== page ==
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Coe College protests follow trustee resignations, diversity concerns, presidential hire
Student senate: ‘No longer can we afford to sit and wait for slow and incremental change’
CEDAR RAPIDS — Turmoil over Coe College’s commitment to diversity reached a crescendo during the private school’s recent presidential search, leading two trustees to submit scathing letters of resignation and students to hold protests Thursday.
Protesters have asserted the issues go beyond the trustee resignations and relate to diversity issues across campus — but they cited the Oct. 25 resignation of longtime trustee Darryl Banks, a Black man who graduated magna cum laude from Coe in 1972 and was elected its last Rhodes scholar 50 years ago.
“We are at a historical and critical juncture at Coe College. No longer can we afford to sit and wait for slow and incremental change,” a Student Senate message read. “The board’s failure to recognize the racial and systemic nature of the incident with Darryl Banks proves that board leadership does not value or understand diversity, equity, and inclusion to the fullest extent necessary.
“The board is in need of structural reform to fix this inherently structural issue.”
In his resignation letter to Coe Board of Trustees Chair Carson Veach, Banks said that “nothing has made me prouder than trying to make Coe a more diverse and inclusive community college.”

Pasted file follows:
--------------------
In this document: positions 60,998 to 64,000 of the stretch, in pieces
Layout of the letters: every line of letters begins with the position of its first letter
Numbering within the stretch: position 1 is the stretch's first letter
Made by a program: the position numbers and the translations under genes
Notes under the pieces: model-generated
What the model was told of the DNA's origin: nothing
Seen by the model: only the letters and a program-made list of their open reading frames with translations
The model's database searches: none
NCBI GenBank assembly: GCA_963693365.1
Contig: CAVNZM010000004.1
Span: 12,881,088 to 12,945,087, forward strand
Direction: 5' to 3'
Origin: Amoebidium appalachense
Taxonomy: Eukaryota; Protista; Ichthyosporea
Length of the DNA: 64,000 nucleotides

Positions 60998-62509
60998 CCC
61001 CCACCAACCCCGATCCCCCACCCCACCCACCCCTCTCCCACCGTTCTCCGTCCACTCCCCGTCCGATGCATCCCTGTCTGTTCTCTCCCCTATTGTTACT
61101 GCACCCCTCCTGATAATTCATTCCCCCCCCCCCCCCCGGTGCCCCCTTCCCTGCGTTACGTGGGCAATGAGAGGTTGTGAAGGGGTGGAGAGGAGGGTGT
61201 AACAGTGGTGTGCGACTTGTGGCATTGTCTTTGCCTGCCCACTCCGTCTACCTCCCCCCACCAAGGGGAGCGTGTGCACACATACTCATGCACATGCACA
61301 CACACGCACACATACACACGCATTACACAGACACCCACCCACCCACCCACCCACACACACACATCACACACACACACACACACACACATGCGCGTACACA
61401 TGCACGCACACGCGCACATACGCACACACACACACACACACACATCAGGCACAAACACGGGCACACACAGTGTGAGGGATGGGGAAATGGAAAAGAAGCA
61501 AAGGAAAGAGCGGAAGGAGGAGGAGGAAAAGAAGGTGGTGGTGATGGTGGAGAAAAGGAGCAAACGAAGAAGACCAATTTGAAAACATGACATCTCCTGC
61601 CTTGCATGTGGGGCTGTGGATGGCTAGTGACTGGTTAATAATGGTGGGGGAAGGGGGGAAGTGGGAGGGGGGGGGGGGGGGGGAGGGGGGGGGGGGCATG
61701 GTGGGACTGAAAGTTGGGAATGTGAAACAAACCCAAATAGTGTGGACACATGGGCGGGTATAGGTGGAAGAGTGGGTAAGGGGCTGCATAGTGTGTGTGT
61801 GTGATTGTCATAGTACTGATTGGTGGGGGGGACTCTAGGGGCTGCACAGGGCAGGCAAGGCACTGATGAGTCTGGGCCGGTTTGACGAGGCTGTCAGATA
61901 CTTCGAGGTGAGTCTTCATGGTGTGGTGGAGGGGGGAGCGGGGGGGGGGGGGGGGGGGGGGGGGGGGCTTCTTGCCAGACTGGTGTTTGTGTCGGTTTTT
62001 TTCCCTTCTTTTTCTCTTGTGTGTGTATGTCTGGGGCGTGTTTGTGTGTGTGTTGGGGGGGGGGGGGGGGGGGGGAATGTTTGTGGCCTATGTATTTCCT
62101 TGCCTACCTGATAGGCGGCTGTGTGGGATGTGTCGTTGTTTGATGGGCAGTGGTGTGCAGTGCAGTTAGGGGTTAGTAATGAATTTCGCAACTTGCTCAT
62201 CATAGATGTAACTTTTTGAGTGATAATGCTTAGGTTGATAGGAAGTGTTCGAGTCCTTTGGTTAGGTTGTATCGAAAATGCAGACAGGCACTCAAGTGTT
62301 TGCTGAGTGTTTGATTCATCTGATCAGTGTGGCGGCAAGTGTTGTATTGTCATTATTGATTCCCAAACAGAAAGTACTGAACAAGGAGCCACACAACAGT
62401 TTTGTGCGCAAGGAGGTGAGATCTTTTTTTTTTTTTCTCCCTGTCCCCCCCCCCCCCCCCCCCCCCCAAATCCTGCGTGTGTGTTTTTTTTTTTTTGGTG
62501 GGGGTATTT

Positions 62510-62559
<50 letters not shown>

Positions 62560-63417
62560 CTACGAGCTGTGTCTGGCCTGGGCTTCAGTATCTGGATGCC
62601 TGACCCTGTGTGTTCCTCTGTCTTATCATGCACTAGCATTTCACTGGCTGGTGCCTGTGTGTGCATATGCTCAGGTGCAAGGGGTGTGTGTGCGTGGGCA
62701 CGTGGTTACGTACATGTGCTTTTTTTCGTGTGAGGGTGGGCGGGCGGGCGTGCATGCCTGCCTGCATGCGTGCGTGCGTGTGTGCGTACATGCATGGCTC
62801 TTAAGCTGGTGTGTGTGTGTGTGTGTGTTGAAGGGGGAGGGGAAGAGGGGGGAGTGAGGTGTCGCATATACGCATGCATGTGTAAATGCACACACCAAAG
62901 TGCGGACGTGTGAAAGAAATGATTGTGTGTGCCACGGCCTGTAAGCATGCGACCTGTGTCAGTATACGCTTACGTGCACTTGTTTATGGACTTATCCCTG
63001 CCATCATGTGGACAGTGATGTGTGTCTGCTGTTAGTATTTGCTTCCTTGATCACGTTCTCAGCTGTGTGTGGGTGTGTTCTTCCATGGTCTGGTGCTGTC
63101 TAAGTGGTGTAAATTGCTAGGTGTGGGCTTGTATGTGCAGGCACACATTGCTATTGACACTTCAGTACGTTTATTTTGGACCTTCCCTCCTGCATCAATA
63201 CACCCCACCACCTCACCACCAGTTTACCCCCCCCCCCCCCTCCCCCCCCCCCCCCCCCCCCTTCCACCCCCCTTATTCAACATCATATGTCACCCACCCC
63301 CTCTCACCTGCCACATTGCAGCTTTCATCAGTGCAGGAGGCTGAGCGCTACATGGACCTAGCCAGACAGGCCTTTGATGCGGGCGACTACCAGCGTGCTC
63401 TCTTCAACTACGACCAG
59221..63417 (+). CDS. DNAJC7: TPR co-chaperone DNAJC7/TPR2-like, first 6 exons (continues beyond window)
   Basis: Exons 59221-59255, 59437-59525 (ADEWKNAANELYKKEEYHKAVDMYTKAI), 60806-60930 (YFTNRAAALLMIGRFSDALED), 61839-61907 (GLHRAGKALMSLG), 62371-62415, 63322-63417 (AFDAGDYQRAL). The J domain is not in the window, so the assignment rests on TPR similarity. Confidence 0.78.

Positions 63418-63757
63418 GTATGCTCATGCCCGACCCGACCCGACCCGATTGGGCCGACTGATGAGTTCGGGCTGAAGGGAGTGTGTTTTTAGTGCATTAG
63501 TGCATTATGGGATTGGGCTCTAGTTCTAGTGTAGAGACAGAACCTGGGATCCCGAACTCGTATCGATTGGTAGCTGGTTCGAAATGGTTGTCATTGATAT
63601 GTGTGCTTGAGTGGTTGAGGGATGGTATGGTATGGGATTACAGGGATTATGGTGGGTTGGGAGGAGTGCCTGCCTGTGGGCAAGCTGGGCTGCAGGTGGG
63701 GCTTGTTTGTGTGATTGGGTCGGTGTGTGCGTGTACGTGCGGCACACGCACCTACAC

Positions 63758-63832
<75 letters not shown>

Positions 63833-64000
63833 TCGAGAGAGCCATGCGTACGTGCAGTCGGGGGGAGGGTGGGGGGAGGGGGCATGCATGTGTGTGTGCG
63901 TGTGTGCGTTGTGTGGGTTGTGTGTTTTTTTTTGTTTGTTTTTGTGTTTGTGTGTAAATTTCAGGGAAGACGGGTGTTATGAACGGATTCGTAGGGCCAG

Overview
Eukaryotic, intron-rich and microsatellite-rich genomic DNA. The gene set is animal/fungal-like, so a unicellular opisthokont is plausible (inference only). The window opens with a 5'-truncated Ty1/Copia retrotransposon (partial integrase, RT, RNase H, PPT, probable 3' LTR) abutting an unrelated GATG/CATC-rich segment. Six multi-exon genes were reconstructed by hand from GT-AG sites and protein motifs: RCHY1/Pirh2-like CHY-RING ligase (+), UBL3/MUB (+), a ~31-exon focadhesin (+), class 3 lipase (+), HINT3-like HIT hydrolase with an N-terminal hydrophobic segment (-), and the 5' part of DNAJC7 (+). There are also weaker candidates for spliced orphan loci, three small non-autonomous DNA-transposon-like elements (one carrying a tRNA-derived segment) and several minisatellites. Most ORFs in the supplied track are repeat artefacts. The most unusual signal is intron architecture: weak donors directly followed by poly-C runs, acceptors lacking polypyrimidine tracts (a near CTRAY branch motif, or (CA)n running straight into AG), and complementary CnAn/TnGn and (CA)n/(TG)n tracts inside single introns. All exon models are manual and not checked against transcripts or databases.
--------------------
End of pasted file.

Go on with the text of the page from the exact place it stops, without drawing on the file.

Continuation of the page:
But he also spelled out his mounting frustrations on that front, which culminated during the search for a new Coe president over the summer — following David McInally’s retirement Jan. 1, 2021.
The board named business administration and economics professor David Hayes, then vice president for advancement, to serve as interim president during a national search, which spokeswoman Natalie Milke said netted a “large candidate pool.”
She confirmed three finalists were considered for the job, participating in confidential interviews on campus. Trustees, who number about 50 in all, on Oct. 1 chose Hayes to continue as president on a permanent basis.
Banks’ resignation letter reveals discord during that Oct. 1 meeting.
“Over the past year as institutions across the country have grabbed this ‘urgency of now’ moment by aggressively addressing racial justice, diversity, and inclusion, I have become increasingly frustrated and concerned that diversity, equity, and inclusion efforts within the Coe community have suffered from a lack of affirmative and aggressive focus and commitment by the board,” Banks wrote. “Unfortunately, my mounting concerns were reaffirmed during the Oct. 1, 2021, full board meeting.”